What's Under That Fabric?

Our Airstream came with Midnight Sun fabric. It's actually a lot better than what I've seen in many trailers and RV's, but when it comes right down to it, I don't like thinking about others people's bodies lying all over what are now our cushions. I'm pretty sure I can blame my mom for that one. I knew before even stepping inside that I'd want to change the cushion fabric. Thank goodness The Utility Man knew too; he brought it up before I had to. I'm not sure about other models and years but ours not only has the cushions covered in fabric, but the entire base of the couch and dinette as well. I had no idea what I would find once I removed that fabric, so one night I unscrewed one of the cabinet doors and started cutting off the fabric. (Insert eye roll from The Utility Man here.) I discovered that underneath was white melamine that was in excellent condition. There were a lot of staples on the backside that had to be removed with a combination of a small screwdriver and needle nosed pliers. When I say a lot, I mean a lot! I could not figure out a way to remove the handles on the front so I took a sharp utility knife as close as I could around the edges of the handle in order to cut the fabric away. It worked pretty well. There were a few stationary melamine pieces that were a little harder to work around, but with patience (more needle nosed pliers, screwdrivers and scissors), I was able to get all of the fabric off.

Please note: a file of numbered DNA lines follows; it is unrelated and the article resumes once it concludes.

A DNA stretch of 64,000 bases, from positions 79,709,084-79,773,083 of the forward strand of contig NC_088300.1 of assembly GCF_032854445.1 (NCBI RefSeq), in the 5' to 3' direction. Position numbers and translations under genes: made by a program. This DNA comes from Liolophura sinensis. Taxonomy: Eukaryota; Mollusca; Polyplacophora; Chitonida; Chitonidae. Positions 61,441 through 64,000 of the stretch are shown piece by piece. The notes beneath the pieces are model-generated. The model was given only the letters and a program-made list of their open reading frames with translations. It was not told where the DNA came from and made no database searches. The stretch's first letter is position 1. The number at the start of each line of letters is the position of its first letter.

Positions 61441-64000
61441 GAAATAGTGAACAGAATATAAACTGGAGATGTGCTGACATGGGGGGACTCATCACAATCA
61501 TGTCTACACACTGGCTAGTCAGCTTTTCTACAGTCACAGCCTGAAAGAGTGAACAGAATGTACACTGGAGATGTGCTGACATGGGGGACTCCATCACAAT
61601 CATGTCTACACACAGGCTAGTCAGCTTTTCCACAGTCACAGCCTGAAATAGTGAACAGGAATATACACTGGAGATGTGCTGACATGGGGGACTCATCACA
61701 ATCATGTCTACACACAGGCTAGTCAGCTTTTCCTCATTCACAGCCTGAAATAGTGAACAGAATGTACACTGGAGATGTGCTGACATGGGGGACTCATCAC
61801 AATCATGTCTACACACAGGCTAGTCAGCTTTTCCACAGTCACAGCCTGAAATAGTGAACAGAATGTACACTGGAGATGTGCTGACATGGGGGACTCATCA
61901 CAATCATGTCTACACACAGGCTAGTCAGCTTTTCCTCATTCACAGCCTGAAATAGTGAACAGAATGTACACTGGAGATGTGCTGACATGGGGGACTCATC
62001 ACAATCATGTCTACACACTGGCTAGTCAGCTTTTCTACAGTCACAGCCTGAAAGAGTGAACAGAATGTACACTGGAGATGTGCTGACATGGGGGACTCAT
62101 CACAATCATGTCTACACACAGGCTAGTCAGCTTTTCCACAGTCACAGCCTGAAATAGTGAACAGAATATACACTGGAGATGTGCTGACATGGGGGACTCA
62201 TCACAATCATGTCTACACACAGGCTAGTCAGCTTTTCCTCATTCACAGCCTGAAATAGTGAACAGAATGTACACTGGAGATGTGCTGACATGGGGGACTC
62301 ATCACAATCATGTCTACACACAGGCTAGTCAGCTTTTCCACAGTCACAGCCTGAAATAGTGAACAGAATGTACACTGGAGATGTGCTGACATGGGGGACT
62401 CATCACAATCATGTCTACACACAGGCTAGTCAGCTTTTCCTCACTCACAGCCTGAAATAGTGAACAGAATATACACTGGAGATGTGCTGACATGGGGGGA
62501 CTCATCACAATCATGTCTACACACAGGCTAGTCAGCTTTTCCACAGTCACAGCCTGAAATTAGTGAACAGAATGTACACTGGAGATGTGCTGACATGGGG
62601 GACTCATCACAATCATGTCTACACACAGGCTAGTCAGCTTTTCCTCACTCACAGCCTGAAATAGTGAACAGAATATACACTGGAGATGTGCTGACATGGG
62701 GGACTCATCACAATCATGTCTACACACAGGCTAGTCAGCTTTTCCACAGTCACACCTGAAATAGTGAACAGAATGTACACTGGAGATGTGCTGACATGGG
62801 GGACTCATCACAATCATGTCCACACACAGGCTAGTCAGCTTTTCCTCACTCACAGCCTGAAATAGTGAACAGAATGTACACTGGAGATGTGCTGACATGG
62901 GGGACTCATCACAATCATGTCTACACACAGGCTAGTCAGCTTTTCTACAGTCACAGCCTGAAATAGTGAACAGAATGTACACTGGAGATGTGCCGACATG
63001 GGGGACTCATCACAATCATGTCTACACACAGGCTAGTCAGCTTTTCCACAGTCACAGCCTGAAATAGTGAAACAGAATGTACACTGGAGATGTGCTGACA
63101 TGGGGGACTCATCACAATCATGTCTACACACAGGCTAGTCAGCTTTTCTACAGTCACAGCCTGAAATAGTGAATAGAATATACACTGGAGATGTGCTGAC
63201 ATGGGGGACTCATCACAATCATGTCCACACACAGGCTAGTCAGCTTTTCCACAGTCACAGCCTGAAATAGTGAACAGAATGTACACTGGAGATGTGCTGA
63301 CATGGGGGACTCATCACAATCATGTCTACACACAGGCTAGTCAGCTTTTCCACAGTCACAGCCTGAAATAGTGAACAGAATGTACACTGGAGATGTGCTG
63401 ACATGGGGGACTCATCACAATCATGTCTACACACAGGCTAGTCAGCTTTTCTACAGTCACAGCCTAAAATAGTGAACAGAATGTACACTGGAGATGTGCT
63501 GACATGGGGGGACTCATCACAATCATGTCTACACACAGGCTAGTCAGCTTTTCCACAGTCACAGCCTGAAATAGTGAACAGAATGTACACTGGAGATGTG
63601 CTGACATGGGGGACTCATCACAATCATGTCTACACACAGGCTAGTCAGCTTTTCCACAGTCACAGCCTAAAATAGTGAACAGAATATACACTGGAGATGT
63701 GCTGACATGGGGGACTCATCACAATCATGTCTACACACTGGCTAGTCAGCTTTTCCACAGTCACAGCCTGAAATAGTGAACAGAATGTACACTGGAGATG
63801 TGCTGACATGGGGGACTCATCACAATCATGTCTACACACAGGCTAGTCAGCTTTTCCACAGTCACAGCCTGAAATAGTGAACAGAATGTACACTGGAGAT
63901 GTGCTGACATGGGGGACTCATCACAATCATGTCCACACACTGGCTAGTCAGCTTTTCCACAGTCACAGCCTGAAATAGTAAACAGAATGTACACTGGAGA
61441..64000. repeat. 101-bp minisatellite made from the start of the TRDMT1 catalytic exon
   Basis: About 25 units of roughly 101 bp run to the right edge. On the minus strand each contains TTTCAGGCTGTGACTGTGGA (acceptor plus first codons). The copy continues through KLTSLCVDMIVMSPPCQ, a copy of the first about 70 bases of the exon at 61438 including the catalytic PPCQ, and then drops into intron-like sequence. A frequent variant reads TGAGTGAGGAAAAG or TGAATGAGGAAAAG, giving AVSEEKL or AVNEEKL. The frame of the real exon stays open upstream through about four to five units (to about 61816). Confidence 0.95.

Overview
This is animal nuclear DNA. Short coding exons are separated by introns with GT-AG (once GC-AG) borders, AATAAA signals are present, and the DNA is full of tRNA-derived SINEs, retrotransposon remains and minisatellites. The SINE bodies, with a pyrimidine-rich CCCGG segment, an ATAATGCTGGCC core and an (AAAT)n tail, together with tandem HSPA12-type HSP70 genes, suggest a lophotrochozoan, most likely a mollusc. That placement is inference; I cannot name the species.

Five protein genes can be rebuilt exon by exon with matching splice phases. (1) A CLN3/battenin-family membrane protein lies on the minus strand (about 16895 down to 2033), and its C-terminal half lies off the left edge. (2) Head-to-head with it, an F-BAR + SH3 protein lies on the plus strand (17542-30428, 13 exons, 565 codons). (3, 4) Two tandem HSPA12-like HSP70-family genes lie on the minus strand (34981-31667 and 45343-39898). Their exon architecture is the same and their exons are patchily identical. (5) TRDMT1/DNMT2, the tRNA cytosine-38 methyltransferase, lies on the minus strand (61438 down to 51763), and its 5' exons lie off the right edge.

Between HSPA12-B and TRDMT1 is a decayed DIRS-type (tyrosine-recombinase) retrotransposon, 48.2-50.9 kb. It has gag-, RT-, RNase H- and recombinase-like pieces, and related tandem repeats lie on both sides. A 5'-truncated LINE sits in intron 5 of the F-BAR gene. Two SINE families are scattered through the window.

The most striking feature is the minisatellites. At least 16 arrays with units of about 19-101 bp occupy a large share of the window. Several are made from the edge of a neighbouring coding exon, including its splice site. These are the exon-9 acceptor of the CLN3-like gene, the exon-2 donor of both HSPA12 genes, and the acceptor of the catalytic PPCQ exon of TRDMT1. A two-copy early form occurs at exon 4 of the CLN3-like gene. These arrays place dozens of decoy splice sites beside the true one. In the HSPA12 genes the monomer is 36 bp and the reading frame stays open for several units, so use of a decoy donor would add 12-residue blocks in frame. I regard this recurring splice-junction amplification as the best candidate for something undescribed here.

Because the edges of the melamine pieces are rough and unfinished, I bought veneer edging that I applied around the edges to create a finished look. To apply the veneer, I cut it the length I needed, ironed it on per the package instructions, and then used a utility knife to shave off any overhang. I had never done anything like that before and it was pretty simple. I was hoping not to have to recover them in fabric, but to paint them instead. And to my delight, that was definitely an option. So, if you've been wondering what it looks like under there, now you know. To see our painting process, you can find the blog post "Painting the "Faux" Wood in our Airstream."